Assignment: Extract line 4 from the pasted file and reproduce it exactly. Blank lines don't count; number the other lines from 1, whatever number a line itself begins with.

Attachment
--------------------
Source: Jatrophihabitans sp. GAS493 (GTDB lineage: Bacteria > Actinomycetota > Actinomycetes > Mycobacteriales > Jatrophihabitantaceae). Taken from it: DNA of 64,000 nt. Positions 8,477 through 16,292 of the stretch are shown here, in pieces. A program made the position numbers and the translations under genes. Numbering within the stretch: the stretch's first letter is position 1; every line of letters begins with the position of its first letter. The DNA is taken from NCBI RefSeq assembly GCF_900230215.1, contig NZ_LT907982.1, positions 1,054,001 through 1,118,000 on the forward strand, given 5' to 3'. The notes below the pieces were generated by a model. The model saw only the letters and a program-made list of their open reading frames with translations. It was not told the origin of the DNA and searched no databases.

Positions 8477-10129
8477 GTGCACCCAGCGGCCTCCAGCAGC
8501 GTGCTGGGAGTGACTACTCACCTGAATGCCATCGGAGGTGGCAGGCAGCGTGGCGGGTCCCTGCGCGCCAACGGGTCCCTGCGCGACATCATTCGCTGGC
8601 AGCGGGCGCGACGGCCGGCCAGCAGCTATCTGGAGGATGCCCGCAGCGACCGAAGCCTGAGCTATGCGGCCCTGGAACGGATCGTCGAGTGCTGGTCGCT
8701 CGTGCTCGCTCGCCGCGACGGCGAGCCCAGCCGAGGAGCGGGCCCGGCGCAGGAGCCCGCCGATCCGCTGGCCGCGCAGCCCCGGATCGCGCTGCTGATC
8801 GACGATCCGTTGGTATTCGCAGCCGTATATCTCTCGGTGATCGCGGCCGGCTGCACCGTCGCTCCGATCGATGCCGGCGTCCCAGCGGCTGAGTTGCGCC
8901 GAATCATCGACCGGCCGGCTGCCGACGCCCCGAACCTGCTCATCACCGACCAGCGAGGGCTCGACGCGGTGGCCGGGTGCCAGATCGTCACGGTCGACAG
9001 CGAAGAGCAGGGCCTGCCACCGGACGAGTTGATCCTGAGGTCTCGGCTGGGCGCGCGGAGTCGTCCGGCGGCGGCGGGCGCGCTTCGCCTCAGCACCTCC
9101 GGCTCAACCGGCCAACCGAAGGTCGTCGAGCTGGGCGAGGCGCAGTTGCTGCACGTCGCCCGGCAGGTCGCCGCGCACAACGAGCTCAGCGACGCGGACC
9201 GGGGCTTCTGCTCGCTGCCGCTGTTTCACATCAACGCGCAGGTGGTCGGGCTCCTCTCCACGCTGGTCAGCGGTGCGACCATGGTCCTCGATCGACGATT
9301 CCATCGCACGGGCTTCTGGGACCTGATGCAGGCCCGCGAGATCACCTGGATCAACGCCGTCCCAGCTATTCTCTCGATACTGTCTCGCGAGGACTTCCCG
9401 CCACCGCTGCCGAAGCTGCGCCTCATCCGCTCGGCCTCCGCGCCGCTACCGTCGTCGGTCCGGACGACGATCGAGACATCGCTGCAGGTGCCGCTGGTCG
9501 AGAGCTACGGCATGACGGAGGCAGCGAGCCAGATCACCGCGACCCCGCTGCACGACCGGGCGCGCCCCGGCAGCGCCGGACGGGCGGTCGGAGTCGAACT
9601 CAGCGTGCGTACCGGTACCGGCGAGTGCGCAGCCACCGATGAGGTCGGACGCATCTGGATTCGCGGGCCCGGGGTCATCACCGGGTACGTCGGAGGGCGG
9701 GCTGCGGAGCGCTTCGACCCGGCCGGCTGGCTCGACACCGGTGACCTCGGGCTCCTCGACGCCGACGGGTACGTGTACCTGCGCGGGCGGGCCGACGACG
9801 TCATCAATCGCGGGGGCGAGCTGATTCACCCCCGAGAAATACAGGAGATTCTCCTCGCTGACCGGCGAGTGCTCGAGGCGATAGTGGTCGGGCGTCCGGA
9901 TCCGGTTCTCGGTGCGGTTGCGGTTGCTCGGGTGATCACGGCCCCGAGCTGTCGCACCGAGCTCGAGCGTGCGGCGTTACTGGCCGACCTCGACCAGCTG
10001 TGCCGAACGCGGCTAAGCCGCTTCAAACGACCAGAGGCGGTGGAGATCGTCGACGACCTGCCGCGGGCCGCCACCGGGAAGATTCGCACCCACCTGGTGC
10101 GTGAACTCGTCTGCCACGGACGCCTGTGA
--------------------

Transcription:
8501 GTGCTGGGAGTGACTACTCACCTGAATGCCATCGGAGGTGGCAGGCAGCGTGGCGGGTCCCTGCGCGCCAACGGGTCCCTGCGCGACATCATTCGCTGGC